Finally, it was time to get back to the hotel and get ready for the evening.  We didn't even have time to stop at Seattle's most iconic landmark, the Space Needle, but I did manage to capture a shot through Darrah's windshield as we sped by:

Every time I look at this picture, I think of that song "Tossed Salad & Scrambled Eggs" that they always sang at the end of the television show Frasier.  "Goodnight, Seattle, we love you!"

 

It was a spectacular day.

Tomorrow?  All that jazz, baby.


Images:  Except as otherwise noticed, all photographs were taken by me with the Nikon D700 that Nikon so generously loaned me, with various lenses.

 

SongPurple haze by Jimi Hendrix.  Fun fact I learned from Darrah on this day:  Jimi Hendrix was from Seattle!

seattle jazz trip: on coffee, houseboats and nettletown cafe

Trabant Coffee & Chai.

So after our wonderful evening at The Hardware Store on Vashon Island, Jason and Darrah were driving Victoria and I back to our hotel on the mainland when Jason suddenly said, "Oh, by the way, in the morning, if you want coffee, that coffeehouse over there serves really good coffee."  He was pointing to Trabant Coffee and Chai, a streetfront place in a relatively nondescript building across the street.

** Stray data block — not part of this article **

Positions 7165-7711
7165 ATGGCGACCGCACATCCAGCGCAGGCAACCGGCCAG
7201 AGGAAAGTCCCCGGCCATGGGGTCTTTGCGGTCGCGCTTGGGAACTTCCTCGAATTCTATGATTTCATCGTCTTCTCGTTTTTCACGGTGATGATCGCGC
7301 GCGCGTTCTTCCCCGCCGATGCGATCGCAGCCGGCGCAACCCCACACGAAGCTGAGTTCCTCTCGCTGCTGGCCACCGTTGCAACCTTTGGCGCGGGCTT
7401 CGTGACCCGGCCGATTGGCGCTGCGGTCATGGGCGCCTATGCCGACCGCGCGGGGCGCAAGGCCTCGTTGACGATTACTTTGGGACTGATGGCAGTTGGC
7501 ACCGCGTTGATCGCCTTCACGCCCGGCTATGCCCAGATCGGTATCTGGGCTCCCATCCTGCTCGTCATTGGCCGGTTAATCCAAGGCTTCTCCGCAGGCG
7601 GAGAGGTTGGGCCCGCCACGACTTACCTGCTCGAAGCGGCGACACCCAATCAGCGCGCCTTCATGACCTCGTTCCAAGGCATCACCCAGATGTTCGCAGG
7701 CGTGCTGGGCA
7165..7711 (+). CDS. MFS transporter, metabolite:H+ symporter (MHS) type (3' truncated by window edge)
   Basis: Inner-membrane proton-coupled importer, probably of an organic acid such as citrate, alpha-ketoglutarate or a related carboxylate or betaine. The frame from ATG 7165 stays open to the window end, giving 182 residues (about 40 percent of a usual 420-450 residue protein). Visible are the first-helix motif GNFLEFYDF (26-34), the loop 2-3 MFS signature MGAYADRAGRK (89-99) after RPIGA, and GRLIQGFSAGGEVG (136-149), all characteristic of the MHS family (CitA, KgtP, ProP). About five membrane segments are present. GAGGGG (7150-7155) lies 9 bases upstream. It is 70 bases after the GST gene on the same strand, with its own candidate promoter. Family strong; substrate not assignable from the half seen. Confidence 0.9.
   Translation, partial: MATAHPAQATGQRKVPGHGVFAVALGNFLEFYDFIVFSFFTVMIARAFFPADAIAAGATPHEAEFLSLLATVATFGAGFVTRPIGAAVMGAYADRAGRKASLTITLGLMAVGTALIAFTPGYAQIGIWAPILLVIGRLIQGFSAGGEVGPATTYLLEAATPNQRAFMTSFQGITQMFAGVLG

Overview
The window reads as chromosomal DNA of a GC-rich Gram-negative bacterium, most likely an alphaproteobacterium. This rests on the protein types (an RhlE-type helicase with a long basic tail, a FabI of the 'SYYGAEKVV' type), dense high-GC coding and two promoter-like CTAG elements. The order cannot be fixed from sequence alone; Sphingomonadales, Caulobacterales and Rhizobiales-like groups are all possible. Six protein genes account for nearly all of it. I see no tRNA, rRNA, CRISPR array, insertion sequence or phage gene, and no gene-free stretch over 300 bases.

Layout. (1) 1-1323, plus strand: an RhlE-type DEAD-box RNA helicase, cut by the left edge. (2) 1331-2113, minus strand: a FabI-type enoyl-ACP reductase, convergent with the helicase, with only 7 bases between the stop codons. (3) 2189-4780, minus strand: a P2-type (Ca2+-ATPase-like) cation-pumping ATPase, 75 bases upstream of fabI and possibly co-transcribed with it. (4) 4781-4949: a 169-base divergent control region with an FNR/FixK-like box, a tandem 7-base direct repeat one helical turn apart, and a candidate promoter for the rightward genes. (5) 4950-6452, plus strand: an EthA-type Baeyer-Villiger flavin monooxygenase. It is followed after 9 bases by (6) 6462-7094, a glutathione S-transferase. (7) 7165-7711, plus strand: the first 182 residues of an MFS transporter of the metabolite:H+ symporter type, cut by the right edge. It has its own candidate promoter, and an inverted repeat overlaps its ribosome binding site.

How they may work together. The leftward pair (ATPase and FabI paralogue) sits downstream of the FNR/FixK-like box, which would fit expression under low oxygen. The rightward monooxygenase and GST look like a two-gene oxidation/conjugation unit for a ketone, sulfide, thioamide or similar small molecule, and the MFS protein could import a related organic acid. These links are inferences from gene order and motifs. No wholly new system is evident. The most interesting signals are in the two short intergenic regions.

"Oh," I demurred.  "I mean, we'll probably just get some coffee from the shop in the lobby of our hotel."

Jason parked the car, and he and Darrah both turned to look at us in barely-disguised horror.  "You have come all the way to Seattle," rebuked Jason.  "There is no way in hell we're going to let you go back to Houston without a decent cup of coffee."

I had forgotten -- Seattleites are serious about their coffee.  In fact, coffeehouses in Seattle are what pubs are to London: they are the places in your neighbourhood you go to warm up from the ubiquitous, drizzly chill, the place where you connect with friends, the place where everyone knows your name.  And since it is, after all, the town that gave birth to Starbucks Coffee (a fact that displeases a few hard-core locals -- "they're so corporate," they inevitably sniff), it truly would be a crime against nature to visit Seattle and not patronize one of the local coffee haunts.